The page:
Bragg – SA 2022

LIB 17.8%

Incumbent MP
Vickie Chapman, since 2002.

Geography
Eastern Adelaide. Bragg covers suburbs of Adelaide, stretching from those immediately to the south-east of the Adelaide city centre, out to the foot of the Adelaide Hills. Most of the electorate’s population lies in the City of Burnside, with a minority in the Adelaide Hills and a small area in Mitcham council and Norwood Payneham and St Peters council.

Redistribution
Bragg gained Eastwood, Frewville, Glenside and Glenunga from Unley and also gained Dulwich and Rose Park from Dunstan. Bragg also lost Beulah Park, Kensington, Kensington Park and Kensington Gardens to Dunstan, and lost Auldana to Morilta. These changes increased the Liberal margin from 17.4% to 17.8%.

History
The electorate of Bragg has existed since 1970, and has always been held by the Liberal Party.

The seat was first won in 1970 by David Tonkin. He was elected Liberal leader in 1975, and after losing the 1977 election, he led the Liberal Party into government in 1979. He served as Premier for one term, losing in 1982. He resigned from Parliament in 1983.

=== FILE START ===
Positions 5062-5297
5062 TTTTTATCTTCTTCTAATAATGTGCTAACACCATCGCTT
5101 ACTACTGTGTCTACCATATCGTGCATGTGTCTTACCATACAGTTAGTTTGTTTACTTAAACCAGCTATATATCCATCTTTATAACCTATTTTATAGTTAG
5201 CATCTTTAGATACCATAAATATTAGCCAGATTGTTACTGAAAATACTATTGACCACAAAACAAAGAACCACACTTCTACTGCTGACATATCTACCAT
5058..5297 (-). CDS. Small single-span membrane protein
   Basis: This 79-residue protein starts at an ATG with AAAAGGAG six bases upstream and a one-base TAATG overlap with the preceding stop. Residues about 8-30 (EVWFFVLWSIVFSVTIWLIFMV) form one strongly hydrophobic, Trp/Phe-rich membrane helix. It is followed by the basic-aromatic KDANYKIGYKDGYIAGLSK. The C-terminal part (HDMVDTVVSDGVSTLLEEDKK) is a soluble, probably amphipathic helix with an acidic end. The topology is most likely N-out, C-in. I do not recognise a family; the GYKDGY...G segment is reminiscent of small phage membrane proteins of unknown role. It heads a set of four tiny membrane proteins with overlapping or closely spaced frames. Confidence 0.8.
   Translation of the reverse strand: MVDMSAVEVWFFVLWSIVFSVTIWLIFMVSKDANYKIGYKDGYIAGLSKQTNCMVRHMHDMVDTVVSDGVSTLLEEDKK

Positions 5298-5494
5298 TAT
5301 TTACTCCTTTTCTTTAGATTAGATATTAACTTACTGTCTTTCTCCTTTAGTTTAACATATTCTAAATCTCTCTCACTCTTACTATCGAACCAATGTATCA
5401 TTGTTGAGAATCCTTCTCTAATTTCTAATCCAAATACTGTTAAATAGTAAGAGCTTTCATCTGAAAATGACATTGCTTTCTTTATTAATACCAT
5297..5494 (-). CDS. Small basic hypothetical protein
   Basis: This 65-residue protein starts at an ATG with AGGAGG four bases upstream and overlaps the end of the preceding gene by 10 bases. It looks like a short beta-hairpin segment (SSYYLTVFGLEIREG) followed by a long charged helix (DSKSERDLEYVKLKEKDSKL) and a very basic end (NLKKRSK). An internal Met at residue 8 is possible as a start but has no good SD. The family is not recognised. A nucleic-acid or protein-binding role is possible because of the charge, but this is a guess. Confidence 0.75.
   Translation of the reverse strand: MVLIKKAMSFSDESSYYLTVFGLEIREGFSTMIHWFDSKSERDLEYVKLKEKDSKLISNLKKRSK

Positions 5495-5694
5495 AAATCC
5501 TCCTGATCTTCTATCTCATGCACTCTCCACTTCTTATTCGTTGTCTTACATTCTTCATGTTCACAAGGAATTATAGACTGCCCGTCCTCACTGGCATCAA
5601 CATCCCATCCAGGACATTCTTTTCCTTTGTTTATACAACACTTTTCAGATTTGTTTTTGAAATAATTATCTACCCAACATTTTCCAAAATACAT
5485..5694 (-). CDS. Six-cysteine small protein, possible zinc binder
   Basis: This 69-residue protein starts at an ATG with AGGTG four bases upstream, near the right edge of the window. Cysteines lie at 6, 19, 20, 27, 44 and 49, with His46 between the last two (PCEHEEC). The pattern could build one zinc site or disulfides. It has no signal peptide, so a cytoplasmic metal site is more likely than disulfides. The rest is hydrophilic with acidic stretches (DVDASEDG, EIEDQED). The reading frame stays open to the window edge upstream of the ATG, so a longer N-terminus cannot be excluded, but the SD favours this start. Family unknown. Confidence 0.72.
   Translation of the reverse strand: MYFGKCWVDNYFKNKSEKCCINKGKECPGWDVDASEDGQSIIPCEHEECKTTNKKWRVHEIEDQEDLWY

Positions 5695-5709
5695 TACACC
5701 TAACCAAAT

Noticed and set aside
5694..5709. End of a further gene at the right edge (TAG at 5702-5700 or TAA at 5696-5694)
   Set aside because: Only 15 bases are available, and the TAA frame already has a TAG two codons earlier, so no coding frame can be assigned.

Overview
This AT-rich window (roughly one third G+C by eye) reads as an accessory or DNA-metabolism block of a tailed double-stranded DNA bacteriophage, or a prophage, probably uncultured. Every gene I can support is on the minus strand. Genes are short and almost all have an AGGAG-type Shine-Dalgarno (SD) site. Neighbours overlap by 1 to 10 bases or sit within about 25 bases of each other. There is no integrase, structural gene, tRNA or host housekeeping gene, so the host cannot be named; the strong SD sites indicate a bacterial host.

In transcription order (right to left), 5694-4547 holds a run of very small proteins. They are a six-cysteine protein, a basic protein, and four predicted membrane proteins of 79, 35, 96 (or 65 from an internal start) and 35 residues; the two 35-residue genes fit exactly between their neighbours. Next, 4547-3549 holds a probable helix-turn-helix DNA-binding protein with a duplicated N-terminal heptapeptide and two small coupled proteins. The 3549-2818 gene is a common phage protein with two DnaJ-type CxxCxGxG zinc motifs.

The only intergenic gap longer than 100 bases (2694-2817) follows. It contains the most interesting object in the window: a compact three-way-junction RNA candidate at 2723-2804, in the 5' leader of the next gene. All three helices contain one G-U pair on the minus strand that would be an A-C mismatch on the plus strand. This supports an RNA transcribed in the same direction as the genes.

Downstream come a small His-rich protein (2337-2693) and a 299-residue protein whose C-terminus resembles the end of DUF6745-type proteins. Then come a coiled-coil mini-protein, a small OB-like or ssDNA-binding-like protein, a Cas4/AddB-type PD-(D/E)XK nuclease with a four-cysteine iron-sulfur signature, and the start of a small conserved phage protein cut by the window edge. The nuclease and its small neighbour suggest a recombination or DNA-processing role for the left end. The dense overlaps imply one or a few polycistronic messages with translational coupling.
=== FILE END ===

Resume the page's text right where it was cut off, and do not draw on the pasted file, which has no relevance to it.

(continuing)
Graham Ingerson was elected to Bragg at the 1983 Bragg by-election. He served in the ministry from 1993, and as Deputy Premier from 1996, until he resigned from both roles in 1998. Ingerson retired at the 2002 election.

Vickie Chapman was elected in Bragg at the 2002 election, and has been re-elected three times. She served as Liberal Party deputy leader from 2006 to 2009, and again since February 2013. Chapman has served as deputy premier since the Liberal Party came into government in 2018.

Candidates

Assessment
Bragg is a safe Liberal seat.

2018 result

CandidatePartyVotes%SwingRedist
Vickie ChapmanLiberal14,56763.1-0.862.2
Rick SarreLabor5,51323.9-0.422.2
Neil ZwaansGreens2,0729.0-2.18.3
Taylah NeagleDignity9274.0+3.83.6
Others3.7
Informal5412.3

2018 two-party-preferred result

CandidatePartyVotes%SwingRedist
Vickie ChapmanLiberal15,56667.4+0.367.8
Rick SarreLabor7,51332.6-0.332.2

Booth breakdown

Booths in Bragg have been divided into three areas: central, north and south.

The Liberal Party won a majority of the two-party-preferred vote in all three areas, ranging from 64.9% in the south to 69.4% in the north.

Voter groupGRN prim %LIB 2PP %Total votes% of votes
Central8.467.49,21839.5
South7.564.94,94221.2
North9.469.42,1509.2
Other votes8.370.07,04130.2

Election results in Bragg at the 2018 South Australian state election
Toggle between two-party-preferred votes and primary votes for the Liberal Party and Labor.

Become a Patron!

18 COMMENTS

  1. Could be in play because of Chapman misleading parliament and her scandal that resulted in her resignation as DP. I know this is the Nedlands of SA. But I wouldn’t rule out a surprise win by an independent here.